But my main problem with this question is the idea that is fairly clear that somehow every member of our congregation is not in mission/outreach/discipleship through every aspect of their life. Whether that is the woman who works at Lilly, the man who is a stay-at-home-dad, the waitress at Johnny Rocket's at the mall, the retired military officer in the retirement community on the north side, the young man in school at Fall Creek Academy or Broad Ripple High School, the young woman in school at Lawrence Central, the woman who is a single mom with 8 kids still at home, the young man going to Martin University and working to be the best single dad he can be, the 98 year old woman who leads a prayer group and meets with the United Nations group, the woman who works for Red Cross and spends time talking with young people who are her neighbors, the man who works for a travel company, the man at the state unemployment office, the woman who works in administration at Ivy Tech, the woman who is a principal at an IPS elementary school. I could go on and on and on. Every member of our congregation is in mission - and so is every member of every congregation I know. The issue more than anything is that we in the church have convinced people that a) mission is only what happens in and through the agency of the Church and b) that doing good is the same thing as changing the world. Neither of these are true and accurate and worse than that they are dangerous and blasphemous. The word "toxic" has rarely been more true.

When the Indiana Annual Conference is held here in Indianapolis this June - they will "send" people out in mission at local food pantries and social service agencies. All of those are good things to do. But I weep that what is not asked of us is to (also) convene conversations with the incredible people from around the state who will gather - with folks from our local communities - to talk about the ways in which God has transformed our lives - and how we, working together, can change the world (that has been transformed by God) to see and celebrate that change. Why can't we - alongside of working in social service agencies - have people get together and talk about how to do something about the economics of our communities (so that perhaps food pantries may not be needed any more - is that not changing the world?)? What would it look like to have folks from around the state who are interested - get together and talk about education (a pretty big issue in our state right now - not to mention around the country and world) - we have students and teachers and parents and administrators - what a rich resource - are we really only going to ask them to put together school backpacks? And what about in the arena of health? Why wouldn't the Bishop invite a conversation with people in our congregations and community who work for the state health department, who run health care institutions, who work as doctors and nurses and aides and dieticians and physical therapists and more, who care about health and pregnancy, to come together - pray together, celebrate what God is doing and see how we can build on that so that people can see the healing that is right in our hands (rather than just putting together packets of handy wipes and bandaids and aspirin for the homeless)? Is the reason we don't have these conversations because they are too touchy - too dangerous? Doesn't Holy Work remind us that we can have dangerous conversations and keep on going? For crying out loud!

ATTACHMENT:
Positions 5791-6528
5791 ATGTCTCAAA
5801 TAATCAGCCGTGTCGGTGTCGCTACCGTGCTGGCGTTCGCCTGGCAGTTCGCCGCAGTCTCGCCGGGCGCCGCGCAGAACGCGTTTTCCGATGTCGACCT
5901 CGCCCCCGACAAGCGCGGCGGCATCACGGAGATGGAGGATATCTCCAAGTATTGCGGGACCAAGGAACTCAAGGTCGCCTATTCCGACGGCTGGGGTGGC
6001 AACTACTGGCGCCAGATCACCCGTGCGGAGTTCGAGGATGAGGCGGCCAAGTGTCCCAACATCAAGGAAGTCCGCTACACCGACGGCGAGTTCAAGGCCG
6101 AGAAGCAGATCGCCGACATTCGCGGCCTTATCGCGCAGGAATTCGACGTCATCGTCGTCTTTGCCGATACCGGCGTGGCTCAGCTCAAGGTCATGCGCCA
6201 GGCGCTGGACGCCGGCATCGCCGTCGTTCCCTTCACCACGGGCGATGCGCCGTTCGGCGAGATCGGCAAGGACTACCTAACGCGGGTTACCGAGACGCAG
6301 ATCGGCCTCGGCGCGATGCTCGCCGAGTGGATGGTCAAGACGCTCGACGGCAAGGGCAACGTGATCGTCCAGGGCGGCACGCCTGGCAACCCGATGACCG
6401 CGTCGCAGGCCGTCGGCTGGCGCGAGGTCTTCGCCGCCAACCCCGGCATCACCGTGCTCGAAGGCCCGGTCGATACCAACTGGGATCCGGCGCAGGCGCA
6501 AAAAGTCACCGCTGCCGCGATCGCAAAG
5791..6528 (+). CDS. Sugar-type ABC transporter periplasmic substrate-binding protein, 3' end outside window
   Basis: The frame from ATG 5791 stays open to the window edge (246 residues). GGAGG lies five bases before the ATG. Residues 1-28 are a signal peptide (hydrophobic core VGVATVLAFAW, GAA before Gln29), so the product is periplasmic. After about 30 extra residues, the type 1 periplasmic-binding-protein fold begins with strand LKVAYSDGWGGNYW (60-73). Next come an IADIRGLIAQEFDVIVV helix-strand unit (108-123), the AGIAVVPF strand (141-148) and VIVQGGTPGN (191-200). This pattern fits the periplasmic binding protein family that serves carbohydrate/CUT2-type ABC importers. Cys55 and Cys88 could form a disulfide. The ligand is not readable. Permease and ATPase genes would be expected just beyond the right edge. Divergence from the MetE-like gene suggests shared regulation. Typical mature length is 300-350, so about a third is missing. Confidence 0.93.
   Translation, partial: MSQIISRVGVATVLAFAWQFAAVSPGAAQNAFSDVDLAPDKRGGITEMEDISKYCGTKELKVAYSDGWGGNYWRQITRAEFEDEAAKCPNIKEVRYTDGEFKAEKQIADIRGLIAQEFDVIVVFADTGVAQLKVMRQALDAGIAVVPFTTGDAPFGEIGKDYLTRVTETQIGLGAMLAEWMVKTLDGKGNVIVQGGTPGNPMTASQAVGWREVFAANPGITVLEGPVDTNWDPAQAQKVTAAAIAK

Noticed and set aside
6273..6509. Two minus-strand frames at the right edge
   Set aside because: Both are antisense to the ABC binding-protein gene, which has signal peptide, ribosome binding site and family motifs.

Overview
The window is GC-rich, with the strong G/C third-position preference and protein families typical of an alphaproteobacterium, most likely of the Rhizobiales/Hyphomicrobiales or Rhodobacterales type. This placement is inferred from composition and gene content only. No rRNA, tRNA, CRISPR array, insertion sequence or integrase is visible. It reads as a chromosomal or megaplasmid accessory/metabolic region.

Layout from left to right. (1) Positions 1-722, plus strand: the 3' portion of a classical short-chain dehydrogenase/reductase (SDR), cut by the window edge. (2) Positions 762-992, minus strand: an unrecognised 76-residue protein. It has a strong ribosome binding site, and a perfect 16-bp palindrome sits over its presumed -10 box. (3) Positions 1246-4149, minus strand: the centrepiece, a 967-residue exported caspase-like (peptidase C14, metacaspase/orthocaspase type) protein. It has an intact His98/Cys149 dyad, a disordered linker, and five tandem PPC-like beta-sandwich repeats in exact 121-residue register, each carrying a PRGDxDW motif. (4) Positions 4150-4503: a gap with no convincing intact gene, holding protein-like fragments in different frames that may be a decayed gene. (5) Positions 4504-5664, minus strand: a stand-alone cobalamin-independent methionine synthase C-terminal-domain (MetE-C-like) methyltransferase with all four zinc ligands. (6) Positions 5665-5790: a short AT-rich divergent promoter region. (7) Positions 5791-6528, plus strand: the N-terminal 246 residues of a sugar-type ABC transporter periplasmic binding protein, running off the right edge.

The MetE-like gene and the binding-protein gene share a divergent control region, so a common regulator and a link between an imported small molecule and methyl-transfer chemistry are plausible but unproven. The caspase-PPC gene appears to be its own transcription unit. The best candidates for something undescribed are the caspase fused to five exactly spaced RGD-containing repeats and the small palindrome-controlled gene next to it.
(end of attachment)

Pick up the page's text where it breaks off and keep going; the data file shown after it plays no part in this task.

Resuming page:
On this Holy Saturday why are we selecting Barabbas over Jesus all over again? Isn't it about time we chose Jesus? Isn't it about time we stopped settling for so little? Lord have mercy, Christ have mercy, Kyrie Eleison...